Report: Consumers Shop Online, Buy Offline

Internet-savvy newshounds tend to use the Web to research products, even if they ultimately buy from brick-and-mortar stores, according to a study being released today by Yahoo!

For the study, research firms Faulkner Focus and Ipsos-Insight looked at nearly 1,200 Internet users between the ages of 18 and 49, who said they read their local newspaper in hard copy at least three times a week. More than half of this group--54 percent--said they went online for information about purchases. Of those people, 36 percent bought some products online and some offline, 35 percent only bought offline, and 29 percent only purchased online.

For some news junkies, the information in the newspapers directly led to the online window shopping that resulted in the offline purchase, said Michael Schornstein, category development officer for retail at Yahoo! "We found a symbiotic relationship between the newspaper and the Internet," he said.

For instance, said Schornstein, one consumer studied saw a print ad for a cell-phone plan, then went online to the marketer's site to seek further information about the plan--and then, finally, sealed the deal at the marketer's brick-and-mortar store.



Why wouldn't such consumers simply make their purchases online? "Immediate gratification," said Schornstein. When buying from a brick-and-mortar store, customers can walk out with a new product on the spot, instead of having to wait for it to ship.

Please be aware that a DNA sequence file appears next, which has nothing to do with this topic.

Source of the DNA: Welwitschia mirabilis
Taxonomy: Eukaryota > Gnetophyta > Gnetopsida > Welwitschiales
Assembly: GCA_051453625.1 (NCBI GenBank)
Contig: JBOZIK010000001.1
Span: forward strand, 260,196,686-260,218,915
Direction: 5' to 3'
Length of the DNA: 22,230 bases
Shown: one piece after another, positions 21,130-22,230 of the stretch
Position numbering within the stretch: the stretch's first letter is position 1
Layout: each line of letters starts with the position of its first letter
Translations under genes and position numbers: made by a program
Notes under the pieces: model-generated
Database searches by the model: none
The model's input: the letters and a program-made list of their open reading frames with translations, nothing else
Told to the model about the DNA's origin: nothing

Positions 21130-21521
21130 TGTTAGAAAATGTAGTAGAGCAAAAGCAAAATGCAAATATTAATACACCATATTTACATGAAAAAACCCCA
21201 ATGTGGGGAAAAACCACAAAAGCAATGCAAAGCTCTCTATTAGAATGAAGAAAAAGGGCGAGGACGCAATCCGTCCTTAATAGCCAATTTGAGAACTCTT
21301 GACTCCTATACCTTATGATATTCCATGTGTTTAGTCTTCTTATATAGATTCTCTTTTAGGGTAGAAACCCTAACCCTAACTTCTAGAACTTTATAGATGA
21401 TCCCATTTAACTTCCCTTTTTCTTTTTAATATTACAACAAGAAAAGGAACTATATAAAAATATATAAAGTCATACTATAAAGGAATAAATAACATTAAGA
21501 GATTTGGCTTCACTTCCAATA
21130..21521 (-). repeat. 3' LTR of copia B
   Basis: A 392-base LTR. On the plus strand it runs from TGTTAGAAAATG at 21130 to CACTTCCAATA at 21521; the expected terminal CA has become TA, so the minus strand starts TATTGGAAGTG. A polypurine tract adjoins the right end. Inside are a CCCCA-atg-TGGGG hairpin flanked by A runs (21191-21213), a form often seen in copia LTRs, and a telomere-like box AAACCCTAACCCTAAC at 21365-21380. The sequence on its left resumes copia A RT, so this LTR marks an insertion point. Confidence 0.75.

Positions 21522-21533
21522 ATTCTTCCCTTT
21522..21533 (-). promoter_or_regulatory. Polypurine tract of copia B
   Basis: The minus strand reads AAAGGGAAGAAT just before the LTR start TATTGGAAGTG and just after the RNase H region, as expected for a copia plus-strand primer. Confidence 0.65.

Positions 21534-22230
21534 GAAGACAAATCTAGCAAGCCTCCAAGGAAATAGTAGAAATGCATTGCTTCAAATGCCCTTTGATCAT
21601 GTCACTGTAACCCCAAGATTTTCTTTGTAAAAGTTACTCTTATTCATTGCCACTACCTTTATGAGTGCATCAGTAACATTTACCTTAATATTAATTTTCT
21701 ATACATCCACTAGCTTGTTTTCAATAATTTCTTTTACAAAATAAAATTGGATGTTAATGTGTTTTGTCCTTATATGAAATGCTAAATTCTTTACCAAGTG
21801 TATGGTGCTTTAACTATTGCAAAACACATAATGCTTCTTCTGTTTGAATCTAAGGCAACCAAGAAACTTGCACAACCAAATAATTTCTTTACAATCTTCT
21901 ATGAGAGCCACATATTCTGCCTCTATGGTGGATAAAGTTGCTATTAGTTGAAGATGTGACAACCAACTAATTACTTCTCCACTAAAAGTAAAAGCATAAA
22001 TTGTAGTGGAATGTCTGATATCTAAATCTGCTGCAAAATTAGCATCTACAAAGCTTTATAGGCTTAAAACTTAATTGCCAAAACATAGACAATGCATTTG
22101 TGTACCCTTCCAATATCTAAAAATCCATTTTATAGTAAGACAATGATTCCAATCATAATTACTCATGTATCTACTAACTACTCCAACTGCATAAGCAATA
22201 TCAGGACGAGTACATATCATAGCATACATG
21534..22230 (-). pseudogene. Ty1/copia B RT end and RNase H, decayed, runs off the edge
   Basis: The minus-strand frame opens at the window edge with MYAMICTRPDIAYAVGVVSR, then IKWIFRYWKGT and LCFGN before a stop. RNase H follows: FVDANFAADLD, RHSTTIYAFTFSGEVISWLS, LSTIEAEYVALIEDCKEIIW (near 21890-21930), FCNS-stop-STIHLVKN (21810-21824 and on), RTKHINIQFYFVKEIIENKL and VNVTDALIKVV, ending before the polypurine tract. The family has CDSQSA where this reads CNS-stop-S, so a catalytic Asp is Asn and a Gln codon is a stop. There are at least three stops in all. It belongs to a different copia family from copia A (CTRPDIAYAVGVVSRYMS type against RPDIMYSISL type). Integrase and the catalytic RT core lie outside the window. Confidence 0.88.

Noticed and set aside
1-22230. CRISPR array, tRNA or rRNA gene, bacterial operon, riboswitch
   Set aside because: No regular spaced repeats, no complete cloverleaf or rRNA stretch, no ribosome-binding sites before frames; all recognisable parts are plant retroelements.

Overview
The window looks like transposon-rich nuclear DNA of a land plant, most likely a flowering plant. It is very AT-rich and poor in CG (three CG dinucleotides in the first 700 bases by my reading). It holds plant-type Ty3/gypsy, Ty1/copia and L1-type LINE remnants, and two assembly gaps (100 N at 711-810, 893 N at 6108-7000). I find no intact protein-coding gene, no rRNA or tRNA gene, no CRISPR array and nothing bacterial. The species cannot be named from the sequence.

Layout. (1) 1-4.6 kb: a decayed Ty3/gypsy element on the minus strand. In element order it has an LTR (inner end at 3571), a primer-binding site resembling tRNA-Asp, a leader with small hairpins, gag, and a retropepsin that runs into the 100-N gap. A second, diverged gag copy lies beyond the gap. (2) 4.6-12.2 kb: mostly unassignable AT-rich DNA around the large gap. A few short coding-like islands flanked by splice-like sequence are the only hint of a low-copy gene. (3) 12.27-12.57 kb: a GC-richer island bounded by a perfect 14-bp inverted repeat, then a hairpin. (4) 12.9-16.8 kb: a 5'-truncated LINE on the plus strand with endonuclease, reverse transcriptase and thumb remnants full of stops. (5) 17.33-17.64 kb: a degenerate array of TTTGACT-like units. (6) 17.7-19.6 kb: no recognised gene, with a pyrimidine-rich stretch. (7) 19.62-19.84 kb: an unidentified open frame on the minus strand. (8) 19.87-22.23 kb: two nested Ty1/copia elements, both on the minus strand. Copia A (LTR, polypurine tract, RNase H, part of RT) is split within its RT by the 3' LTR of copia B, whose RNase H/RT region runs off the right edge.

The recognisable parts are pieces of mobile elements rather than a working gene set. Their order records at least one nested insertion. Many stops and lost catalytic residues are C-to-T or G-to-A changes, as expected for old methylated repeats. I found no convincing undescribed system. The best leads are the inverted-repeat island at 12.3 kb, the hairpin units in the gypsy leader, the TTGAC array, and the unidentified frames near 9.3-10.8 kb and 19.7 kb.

Given that newspaper readers are seeking product information online, Schornstein recommended that marketers include their online address in their print ads. Also, said Schornstein, marketers' online advertising should work in concert with their print ads.

Alan Schanzer, managing partner of the New York media shop The Digital Edge, agreed that marketers need to coordinate their online and offline campaigns. For example, he said, when consumers click on a company's Web site, they should be able to easily find any information corresponding to an offline ad.

Schanzer added that slightly more than half of the marketers he works with are trying to mesh Web advertising with print or television ads. That proportion, he said, is up from last year--when somewhere between one-quarter and one-half of such marketers were interested in coordinating their campaigns in cyberspace with those in the real world.

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